Is this the worst job in Washington? | Fletcher McClellan
The news that Ronald Klain, White House Chief of Staff to President Joe Biden, is stepping down after two years in the job provides an occasion to examine the “second most powerful” position in the U.S. government.
Prior to President Franklin D. Roosevelt, few staff members served in the White House and arrangements were informal. In response to the Great Depression and World War II, however, the responsibilities of the federal government and specifically the presidency grew enormously.
The Brownlow Commission, a panel of administrative experts appointed by FDR in 1936, observed that “the President needs help” in managing the federal bureaucracy. Their recommendations led to the Reorganization Act of 1939, which established the Executive Office of the President (EOP).
Originally, the EOP contained the White House Office, where White House staff members reside, and the Office of Management and Budget. Over time, new offices – some created by Congress – were added, including the National Security Council and Council of Economic Advisors. As of 2015, the EOP employed 1,800 people, not counting hundreds more on loan from other parts of the government.
Thus, the EOP is itself a bureaucracy charged with overseeing 15 Cabinet departments, hundreds of federal agencies, and two million civilian employees.
The need for someone to serve as a chief operating officer next to the president became clearer after 1945, when the U.S emerged as a global superpower engaged in Cold War competition with the Soviet Union.
Called the Assistant to the President during the presidency of Harry Truman, the formal position and title of White House Chief of Staff (WHCoS) was established in 1953 by President Dwight Eisenhower, who as a five-star general was accustomed to a hierarchical staff structure.
The WHCoS performs many roles, including gatekeeper, administrator, crisis manager, advisor, fixer, confidant, and SOB. Which roles are paramount and how much power the chief of staff wields depend on the president.
Following corporate or military models, Republican presidents tend to appoint strong chiefs, such as Sherman Adams for Eisenhower, H.R. Haldeman for Richard Nixon, and James Baker for Ronald Reagan. Democratic presidents, like Jimmy Carter and Bill Clinton, began with collegial or collaborative staff arrangements before realizing that a centralized model was needed.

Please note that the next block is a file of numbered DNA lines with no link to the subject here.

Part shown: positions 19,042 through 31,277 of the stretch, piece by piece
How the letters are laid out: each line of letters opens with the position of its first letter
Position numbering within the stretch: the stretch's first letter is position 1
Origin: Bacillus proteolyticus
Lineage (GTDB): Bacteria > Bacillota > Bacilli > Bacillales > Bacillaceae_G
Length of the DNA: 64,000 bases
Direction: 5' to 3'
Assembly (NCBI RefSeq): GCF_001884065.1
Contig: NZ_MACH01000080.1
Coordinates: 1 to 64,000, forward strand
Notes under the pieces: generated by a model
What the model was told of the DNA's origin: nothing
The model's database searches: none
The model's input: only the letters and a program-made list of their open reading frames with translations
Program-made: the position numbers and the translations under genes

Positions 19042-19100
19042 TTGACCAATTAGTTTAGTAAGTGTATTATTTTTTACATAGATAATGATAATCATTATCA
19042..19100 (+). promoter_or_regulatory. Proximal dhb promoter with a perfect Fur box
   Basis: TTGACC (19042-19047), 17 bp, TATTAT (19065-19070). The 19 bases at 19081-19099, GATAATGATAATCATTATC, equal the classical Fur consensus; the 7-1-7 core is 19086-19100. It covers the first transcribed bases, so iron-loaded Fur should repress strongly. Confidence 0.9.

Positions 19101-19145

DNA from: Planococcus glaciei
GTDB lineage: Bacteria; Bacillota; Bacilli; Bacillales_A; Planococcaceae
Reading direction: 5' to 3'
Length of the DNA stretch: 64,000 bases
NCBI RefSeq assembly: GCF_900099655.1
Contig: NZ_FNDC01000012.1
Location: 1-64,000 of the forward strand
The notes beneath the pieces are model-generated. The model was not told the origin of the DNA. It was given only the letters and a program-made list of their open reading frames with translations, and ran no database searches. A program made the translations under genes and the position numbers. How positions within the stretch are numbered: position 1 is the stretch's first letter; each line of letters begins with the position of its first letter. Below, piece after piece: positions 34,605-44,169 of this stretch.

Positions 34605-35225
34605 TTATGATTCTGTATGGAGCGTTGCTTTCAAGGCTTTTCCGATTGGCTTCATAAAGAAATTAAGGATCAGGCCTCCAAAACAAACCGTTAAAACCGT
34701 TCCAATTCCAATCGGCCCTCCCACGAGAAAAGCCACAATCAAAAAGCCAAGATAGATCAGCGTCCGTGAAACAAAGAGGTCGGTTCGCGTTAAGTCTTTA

Experienced Washington hands often – but not always – perform better than outsider figures. Scholars credited Clinton’s second chief of staff Leon Panetta, a longtime member of Congress, with imposing discipline and focus on a dysfunctional White House. Klain, who was chief of staff to two Vice Presidents, Al Gore and Biden, received high marks for helping the president move a large legislative agenda through Congress, confirm federal judges, and mobilize support for Ukraine.
Washington outsiders sometimes get themselves and their bosses into trouble. Adams (former governor) and Haldeman (advertising executive) left the White House in disgrace. Donald Regan (Wall Street executive), Ronald Reagan’s chief of staff in his second term, ignored the shady activities of national security advisors, leading to the Iran-Contra scandal, and was ultimately fired by First Lady Nancy Reagan.
All chiefs of staff must value loyalty, but only the better ones can stand up to the president when needed. Haldeman reinforced the worst tendencies of Nixon’s character, helping to bring about Watergate. President Donald Trump went through several chiefs before arriving at Mark Meadows (admittedly a former Congressman), whose sycophantic behavior enabled the president’s nonresponse to the January 6, 2021, insurrection at the U.S. Capitol.
A distinctive feature of the job is that for its 70 years of existence, all 35 or so occupants, including Jeff Zlents, Biden’s announced successor to Klain, were and are white males.
Even fictional White House chiefs of staff fit the stereotype, including A.J. MacInerney (played by Martin Sheen) in the 1995 film The American Presidency, Russell Jackson (Zeljko Ivanek) in the TV series Madam Secretary (2014-19), and the incomparable Leo McGarry (John Spencer) in The West Wing (1999-2006).
There are several possible explanations for why the role is one of the last bastions of privilege in Washington.
One is the need for presidents to trust their advisors completely, which may make them more likely to rely on people like themselves – in all but one case, white males.
Gender stereotyping may be another reason. Whether in government or business, men are usually chosen for top executive or finance roles, while women often serve in human resources or communications positions.
Maybe the issue is the president’s role as commander-in-chief. Though there are notable exceptions, few women occupy top positions in the military. The breakthroughs have been on the diplomatic side, where Madeleine Albright and Hillary Clinton were the first women to serve as Secretary of State.
That may be why we see female chiefs of staff to governors, whose military responsibilities are limited. Governors Tom Corbett and Tom Wolf employed women as chiefs. Dana Fritz, a longtime aide to Josh Shapiro, is the new governor’s chief of staff.
One thing is almost certain. Whoever serves as WHCoS, which Baker once said was the “worst f*****g job in America,” will burn out. The top advisor to the president serves 18 months on the average – if he (and someday she) is lucky.
Originally published at www.penncapital-star.com,by Fletcher McClellan